New England Aster Symphyotrichum novae-angliae 'Andenken an Alma Pötschke'

👤 Non-toxic to humans
🐾 Non-toxic to pets
🌸 Blooming
🍪 Not edible
‍🌱 Easy-care
New England aster 'Andenken an Alma Pötschke'


The Symphyotrichum novae-angliae 'Andenken an Alma Pötschke', commonly known as the New England aster, is a vibrant and showy perennial that is widely appreciated for its profusion of flowers and overall striking appearance. Despite the omission of specific size attributes, it's important to note that this cultivar makes a noticeable impact wherever it is grown. This aster boasts a bushy and robust habit, densely packed with lance-shaped, deep green leaves that create a lush backdrop for its standout feature: the flowers. During its blooming season, which typically occurs in late summer through fall, the New England aster 'Andenken an Alma Pötschke' becomes a riot of color. The flowers themselves are daisy-like in shape, with numerous delicate petals radiating from a central disk. Each petal has a vibrant and deep pink to magenta hue that can add a pop of intense color to any garden. The central disk of the flowers is typically a contrasting yellow or golden color, which can attract a variety of pollinators to the plant. The overall effect of the plant's abundant flowering is stunning, as it can become a focal point in the landscape, drawing the eye with its rich coloration. Its popularity is not only due to its visual appeal but also because it is a hardy plant that can adapt to various garden conditions. In summary, the New England aster 'Andenken an Alma Pötschke' is a beautifully bold cultivar, festooned with striking pink-magenta flowers, creating a showy display that adds vibrancy and life to the autumn garden. With its full appearance and profusion of eye-catching blooms, it is a favorite among gardeners looking to inject a splash of late-season color into their outdoor spaces.

Plant Info
Common Problems

About this plant

  • memoNames

    • Family


    • Synonyms

      New England Aster, Alma Pötschke Aster

    • Common names

      Aster novae-angliae 'Andenken an Alma Pötschke'.

  • skullToxicity

    • To humans

      The New England Aster is not considered toxic to humans. Ingesting any part of the plant typically does not lead to poisoning or cause serious harm.

    • To pets

      The New England Aster is also considered non-toxic to pets. It is not known to cause serious illness or poisoning if pets ingest parts of the plant.

  • infoCharacteristics

    • Life cycle


    • Foliage type


    • Color of leaves


    • Flower color


    • Height

      3-4 feet (0.91-1.22 meters)

    • Spread

      1-3 feet (0.30-0.91 meters)

    • Plant type


    • Hardiness zones


    • Native area

      North America


  • money-bagGeneral Benefits

    • Attracts Pollinators - Symphyotrichum novae-angliae 'Andenken an Alma Pötschke', commonly known as New England Aster, invites bees, butterflies, and other beneficial insects, supporting local ecosystems.
    • Low Maintenance - New England Aster is generally easy to care for and requires minimal upkeep once established in appropriate conditions.
    • Autumn Color - Provides vibrant late-season blooms when many other plants begin to fade, adding aesthetic value to gardens with its bright pink and purple flowers.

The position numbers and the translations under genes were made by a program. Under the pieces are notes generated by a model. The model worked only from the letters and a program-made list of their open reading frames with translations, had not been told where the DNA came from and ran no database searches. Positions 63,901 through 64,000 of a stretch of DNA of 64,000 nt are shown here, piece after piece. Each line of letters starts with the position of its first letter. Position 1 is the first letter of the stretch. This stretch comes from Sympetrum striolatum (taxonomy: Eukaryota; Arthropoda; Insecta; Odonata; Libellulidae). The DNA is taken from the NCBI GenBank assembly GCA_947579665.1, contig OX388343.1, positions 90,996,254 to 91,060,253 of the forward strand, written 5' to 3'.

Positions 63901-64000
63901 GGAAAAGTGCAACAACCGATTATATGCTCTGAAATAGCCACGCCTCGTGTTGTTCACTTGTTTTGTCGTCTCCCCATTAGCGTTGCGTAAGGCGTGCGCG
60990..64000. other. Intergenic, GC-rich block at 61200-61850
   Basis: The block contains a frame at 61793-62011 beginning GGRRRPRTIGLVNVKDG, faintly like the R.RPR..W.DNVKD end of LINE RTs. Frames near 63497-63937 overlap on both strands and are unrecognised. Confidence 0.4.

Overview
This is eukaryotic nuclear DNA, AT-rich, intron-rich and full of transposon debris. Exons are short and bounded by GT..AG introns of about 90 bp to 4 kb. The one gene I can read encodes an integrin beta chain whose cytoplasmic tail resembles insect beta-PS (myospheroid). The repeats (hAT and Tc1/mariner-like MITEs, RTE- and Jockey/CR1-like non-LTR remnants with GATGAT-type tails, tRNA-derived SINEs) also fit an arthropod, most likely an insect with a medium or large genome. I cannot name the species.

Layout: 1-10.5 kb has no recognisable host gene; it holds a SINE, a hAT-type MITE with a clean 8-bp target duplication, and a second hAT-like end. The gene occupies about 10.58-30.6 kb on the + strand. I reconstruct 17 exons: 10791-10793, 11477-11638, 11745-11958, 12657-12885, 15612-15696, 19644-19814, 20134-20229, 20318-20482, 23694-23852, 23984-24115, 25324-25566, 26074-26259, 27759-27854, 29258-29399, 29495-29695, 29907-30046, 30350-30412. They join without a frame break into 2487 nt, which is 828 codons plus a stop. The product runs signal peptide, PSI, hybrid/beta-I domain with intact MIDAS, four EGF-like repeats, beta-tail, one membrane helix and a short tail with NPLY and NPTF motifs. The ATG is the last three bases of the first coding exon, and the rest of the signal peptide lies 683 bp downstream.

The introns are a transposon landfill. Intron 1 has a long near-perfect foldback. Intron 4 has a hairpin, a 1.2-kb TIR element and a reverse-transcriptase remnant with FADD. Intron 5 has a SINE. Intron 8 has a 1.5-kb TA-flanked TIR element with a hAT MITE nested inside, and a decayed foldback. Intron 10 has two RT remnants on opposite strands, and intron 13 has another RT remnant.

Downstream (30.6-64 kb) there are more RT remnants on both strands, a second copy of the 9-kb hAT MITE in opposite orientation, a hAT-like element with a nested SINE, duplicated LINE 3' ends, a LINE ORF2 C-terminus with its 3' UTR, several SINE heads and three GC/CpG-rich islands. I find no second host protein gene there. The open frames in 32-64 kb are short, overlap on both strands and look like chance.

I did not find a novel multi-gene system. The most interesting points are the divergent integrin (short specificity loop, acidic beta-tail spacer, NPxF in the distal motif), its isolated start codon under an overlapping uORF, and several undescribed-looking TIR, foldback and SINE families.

• Drought Tolerance - Once established, it has good resistance to short periods of drought, making it suitable for xeriscaping and water-wise gardens.
    • Wildlife Habitat - Offers shelter and food for wildlife, particularly as a nectar source for migrating butterflies and a host plant for their larvae.
    • Naturalizing - Readily self-seeds under suitable conditions, allowing for natural expansion and creating a more relaxed and informal garden aesthetic.
    • Cold Hardy - Capable of withstanding cold temperatures, making it suitable for growing in a wide range of climates and extending the garden’s blooming season.
    • Erosion Control - Its root system can help prevent soil erosion, making it a practical choice for slopes and banks.
    • Cut Flowers - The blooms make excellent cut flowers, bringing the beauty of autumn indoors and suitable for floral arrangements.
    • Companion Planting - Pairs well with other fall-blooming perennials and grasses, providing a complementary color and texture in garden designs.

  • medicalMedical Properties

    This plant is not used for medical purposes.

  • windAir-purifying Qualities

    This plant is not specifically known for air purifying qualities.

  • leavesOther Uses

    • Natural Dyes: The flowers of the New England aster can produce natural dyes in shades of pink, blue, and purple, suitable for coloring fabrics or artworks.
    • Insect Habitat: The dense foliage provides a haven for beneficial insects, like ladybugs and lacewings, which use it as a home or hunting ground.
    • Educational Tool: The plant's growth cycle and response to pollinators can be used in educational settings to teach students about plant biology and ecology.
    • Artistic Inspiration: With its vibrant flowers, New England aster can be a muse for artists, serving as a subject for paintings, photography, and other creative projects.
    • Composting Material: Once the plant has completed its lifecycle, it can be added to a compost pile to break down and enrich soil with organic matter.
    • Erosion Control: Its extensive root system can help stabilize soil and control erosion in gardens or restoration projects.
    • Photography: The striking blossoms attract photographers aiming to capture the essence of fall landscapes or the intricacies of floral structures.
    • Garden Design: Used in moon gardens, the light-colored varieties of New England aster can reflect moonlight and create a luminous garden effect at night.